United States District Court, E.D. California
FINDINGS AND RECOMMENDATION RECOMMENDING DENIAL OF
PETITION FOR WRIT OF HABEAS CORPUS
is a state prisoner proceeding pro se with a petition for
writ of habeas corpus pursuant to 28 U.S.C. § 2254.
Respondent declined magistrate judge jurisdiction and this
matter was therefore referred to a United States Magistrate
Judge pursuant to 28 U.S.C. § 636(1)(B) and Local Rule
April 16, 2013, Petitioner was convicted after a jury trial
in the Fresno County Superior Court of assault with a deadly
weapon (count 1) and inflicting corporal injury against a
cohabitant (count 2). The jury found true the allegation that
Petitioner personally used a dangerous weapon in the
commission of count 2. (CT 186–87). On June 5, 2013,
Petitioner was sentenced to an indeterminate imprisonment
term of twenty-five years to life. (CT 204).
December 29, 2014, the California Court of Appeal, Fifth
Appellate District, affirmed the judgment. People v.
King, No. F067424, 2014 WL 7402325, at *2 (Cal.Ct.App.
Dec. 29, 2014). Thereafter, Petitioner filed a petition for
review in the California Supreme Court, which denied the
petition on March 11, 2015. (LDs 8, 9). Petitioner did not
file any state habeas petitions. (ECF No. 1 at
November 9, 2015, Petitioner filed the instant federal
petition for writ of habeas corpus. (ECF No. 1). On February
4, 2016, Respondent filed an answer. (ECF No. 14). On
February 22, 2016, Petitioner filed a traverse. (ECF No. 16).
Standard of Review
by way of a petition for writ of habeas corpus extends to a
person in custody pursuant to the judgment of a state court
if the custody is in violation of the Constitution or laws or
treaties of the United States. 28 U.S.C. §§
2254(a); 28 U.S.C. § 2241(c)(3); Williams v.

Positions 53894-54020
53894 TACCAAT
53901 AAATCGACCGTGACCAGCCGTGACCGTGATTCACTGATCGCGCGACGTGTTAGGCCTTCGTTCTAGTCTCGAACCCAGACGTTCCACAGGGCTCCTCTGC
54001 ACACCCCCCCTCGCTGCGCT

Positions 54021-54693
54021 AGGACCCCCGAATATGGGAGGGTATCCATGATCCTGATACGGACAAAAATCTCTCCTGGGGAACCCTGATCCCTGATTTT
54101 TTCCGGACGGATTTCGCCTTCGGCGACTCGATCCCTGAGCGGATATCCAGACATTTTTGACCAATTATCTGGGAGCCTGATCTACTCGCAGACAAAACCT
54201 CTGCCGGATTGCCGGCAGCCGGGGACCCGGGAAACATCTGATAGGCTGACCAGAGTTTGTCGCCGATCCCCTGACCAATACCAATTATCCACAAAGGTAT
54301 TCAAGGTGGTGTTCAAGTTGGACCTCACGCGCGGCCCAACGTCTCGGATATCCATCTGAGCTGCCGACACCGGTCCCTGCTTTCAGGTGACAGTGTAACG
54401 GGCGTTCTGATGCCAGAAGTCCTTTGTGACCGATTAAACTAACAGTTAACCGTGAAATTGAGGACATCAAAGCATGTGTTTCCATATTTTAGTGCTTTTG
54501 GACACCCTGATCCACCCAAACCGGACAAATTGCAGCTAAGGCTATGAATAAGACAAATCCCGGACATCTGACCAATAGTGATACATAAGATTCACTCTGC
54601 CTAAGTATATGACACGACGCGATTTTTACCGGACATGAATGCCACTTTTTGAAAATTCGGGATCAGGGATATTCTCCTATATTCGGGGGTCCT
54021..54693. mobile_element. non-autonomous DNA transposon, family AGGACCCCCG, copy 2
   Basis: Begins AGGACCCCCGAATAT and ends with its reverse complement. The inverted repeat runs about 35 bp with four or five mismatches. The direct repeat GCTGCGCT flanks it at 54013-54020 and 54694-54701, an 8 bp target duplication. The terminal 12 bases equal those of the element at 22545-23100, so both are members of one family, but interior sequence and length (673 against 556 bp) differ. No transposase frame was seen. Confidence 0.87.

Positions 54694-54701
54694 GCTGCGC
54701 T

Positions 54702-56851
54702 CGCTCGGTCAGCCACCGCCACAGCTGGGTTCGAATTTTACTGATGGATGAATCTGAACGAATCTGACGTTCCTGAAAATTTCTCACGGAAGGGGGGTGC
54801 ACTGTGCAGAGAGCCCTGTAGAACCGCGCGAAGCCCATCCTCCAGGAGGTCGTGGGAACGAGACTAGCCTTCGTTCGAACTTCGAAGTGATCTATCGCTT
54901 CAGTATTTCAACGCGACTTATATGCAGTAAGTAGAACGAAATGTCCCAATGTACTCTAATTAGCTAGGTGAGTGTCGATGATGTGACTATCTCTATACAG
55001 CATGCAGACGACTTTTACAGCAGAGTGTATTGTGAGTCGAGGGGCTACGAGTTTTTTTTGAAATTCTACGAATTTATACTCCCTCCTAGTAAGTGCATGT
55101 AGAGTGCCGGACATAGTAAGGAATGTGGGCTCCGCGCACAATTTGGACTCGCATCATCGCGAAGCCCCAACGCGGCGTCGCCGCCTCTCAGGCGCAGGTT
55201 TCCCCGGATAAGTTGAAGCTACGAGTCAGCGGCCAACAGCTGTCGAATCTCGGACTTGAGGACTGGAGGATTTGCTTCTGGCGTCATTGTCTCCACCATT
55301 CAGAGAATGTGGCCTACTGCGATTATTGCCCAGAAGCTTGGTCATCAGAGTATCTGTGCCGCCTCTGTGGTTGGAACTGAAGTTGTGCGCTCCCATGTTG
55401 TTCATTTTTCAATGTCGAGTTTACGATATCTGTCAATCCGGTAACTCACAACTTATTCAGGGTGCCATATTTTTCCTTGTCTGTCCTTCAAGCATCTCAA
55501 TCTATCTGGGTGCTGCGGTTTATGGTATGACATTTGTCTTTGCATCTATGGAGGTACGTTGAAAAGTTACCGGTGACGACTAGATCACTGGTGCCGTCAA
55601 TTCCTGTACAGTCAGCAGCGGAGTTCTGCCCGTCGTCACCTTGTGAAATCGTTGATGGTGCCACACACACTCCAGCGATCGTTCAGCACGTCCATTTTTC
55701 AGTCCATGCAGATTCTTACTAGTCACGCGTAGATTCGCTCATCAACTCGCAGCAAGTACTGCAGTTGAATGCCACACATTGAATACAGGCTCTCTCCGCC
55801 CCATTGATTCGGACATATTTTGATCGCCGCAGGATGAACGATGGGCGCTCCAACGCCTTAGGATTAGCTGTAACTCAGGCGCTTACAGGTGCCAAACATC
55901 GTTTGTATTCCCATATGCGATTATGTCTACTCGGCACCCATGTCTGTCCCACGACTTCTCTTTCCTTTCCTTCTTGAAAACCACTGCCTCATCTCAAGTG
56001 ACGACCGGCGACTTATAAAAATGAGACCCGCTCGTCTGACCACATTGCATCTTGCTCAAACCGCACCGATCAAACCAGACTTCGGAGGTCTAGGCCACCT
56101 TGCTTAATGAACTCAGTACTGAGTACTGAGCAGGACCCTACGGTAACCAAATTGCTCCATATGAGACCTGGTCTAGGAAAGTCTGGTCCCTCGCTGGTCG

Taylor, 529 U.S. 362, 375 (2000). Petitioner asserts
that he suffered violations of his rights as guaranteed by
the United States Constitution. The challenged convictions
arise out of Fresno County Superior Court, which is located
within the Eastern District of California. 28 U.S.C. §
2254(a); 28 U.S.C. § 2241(d).
April 24, 1996, Congress enacted the Antiterrorism and
Effective Death Penalty Act of 1996 (“AEDPA”),
which applies to all petitions for writ of habeas corpus
filed after its enactment. Lindh v. Murphy, 521 U.S.
320 (1997); Jeffries v. Wood, 114 F.3d 1484, 1499
(9th Cir. 1997) (en banc). The instant petition was filed
after the enactment of the AEDPA and is therefore governed by
the AEDPA, relitigation of any claim adjudicated on the
merits in state court is barred unless a petitioner can show
that the state court's adjudication of his claim:
(1) resulted in a decision that was contrary to, or involved
an unreasonable application of, clearly established Federal
law, as determined by the Supreme Court of the United States;
or (2) resulted in a decision that was based on an
unreasonable determination of the facts in light of the
evidence presented in the State court proceeding.
28 U.S.C. § 2254(d); Harrington v. Richter, 562
U.S. 86, 97–98 (2011); Lockyer v. Andrade, 538
U.S. 63, 70–71 (2003); ...